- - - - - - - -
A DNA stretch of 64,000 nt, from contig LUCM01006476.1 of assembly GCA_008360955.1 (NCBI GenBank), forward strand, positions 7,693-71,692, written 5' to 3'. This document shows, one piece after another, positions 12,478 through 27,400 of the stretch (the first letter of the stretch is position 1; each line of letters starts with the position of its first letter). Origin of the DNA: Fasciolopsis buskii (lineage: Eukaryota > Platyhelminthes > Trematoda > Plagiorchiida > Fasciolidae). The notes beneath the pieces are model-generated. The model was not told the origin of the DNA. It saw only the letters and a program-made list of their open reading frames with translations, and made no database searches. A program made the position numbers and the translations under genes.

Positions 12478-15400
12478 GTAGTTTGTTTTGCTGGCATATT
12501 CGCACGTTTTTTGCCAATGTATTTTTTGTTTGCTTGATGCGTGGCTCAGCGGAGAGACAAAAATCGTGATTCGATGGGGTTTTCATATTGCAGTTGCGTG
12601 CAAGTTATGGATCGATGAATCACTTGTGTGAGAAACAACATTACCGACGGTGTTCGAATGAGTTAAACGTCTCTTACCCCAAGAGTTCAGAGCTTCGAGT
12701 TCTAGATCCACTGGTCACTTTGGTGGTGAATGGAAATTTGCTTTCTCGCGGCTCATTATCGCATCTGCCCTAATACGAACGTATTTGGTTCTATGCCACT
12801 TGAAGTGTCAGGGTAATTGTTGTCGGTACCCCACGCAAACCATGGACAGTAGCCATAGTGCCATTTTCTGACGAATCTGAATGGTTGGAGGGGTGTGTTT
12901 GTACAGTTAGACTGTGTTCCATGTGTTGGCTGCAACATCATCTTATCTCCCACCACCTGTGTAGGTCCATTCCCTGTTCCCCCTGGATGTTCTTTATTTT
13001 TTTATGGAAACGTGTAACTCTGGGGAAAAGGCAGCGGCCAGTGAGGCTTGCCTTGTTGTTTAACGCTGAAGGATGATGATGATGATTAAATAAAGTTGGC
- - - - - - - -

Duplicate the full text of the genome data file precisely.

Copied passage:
A DNA stretch of 64,000 nt, from contig LUCM01006476.1 of assembly GCA_008360955.1 (NCBI GenBank), forward strand, positions 7,693-71,692, written 5' to 3'. This document shows, one piece after another, positions 12,478 through 27,400 of the stretch (the first letter of the stretch is position 1; each line of letters starts with the position of its first letter). Origin of the DNA: Fasciolopsis buskii (lineage: Eukaryota > Platyhelminthes > Trematoda > Plagiorchiida > Fasciolidae). The notes beneath the pieces are model-generated. The model was not told the origin of the DNA. It saw only the letters and a program-made list of their open reading frames with translations, and made no database searches. A program made the position numbers and the translations under genes.

Positions 12478-15400
12478 GTAGTTTGTTTTGCTGGCATATT
12501 CGCACGTTTTTTGCCAATGTATTTTTTGTTTGCTTGATGCGTGGCTCAGCGGAGAGACAAAAATCGTGATTCGATGGGGTTTTCATATTGCAGTTGCGTG
12601 CAAGTTATGGATCGATGAATCACTTGTGTGAGAAACAACATTACCGACGGTGTTCGAATGAGTTAAACGTCTCTTACCCCAAGAGTTCAGAGCTTCGAGT
12701 TCTAGATCCACTGGTCACTTTGGTGGTGAATGGAAATTTGCTTTCTCGCGGCTCATTATCGCATCTGCCCTAATACGAACGTATTTGGTTCTATGCCACT
12801 TGAAGTGTCAGGGTAATTGTTGTCGGTACCCCACGCAAACCATGGACAGTAGCCATAGTGCCATTTTCTGACGAATCTGAATGGTTGGAGGGGTGTGTTT
12901 GTACAGTTAGACTGTGTTCCATGTGTTGGCTGCAACATCATCTTATCTCCCACCACCTGTGTAGGTCCATTCCCTGTTCCCCCTGGATGTTCTTTATTTT
13001 TTTATGGAAACGTGTAACTCTGGGGAAAAGGCAGCGGCCAGTGAGGCTTGCCTTGTTGTTTAACGCTGAAGGATGATGATGATGATTAAATAAAGTTGGC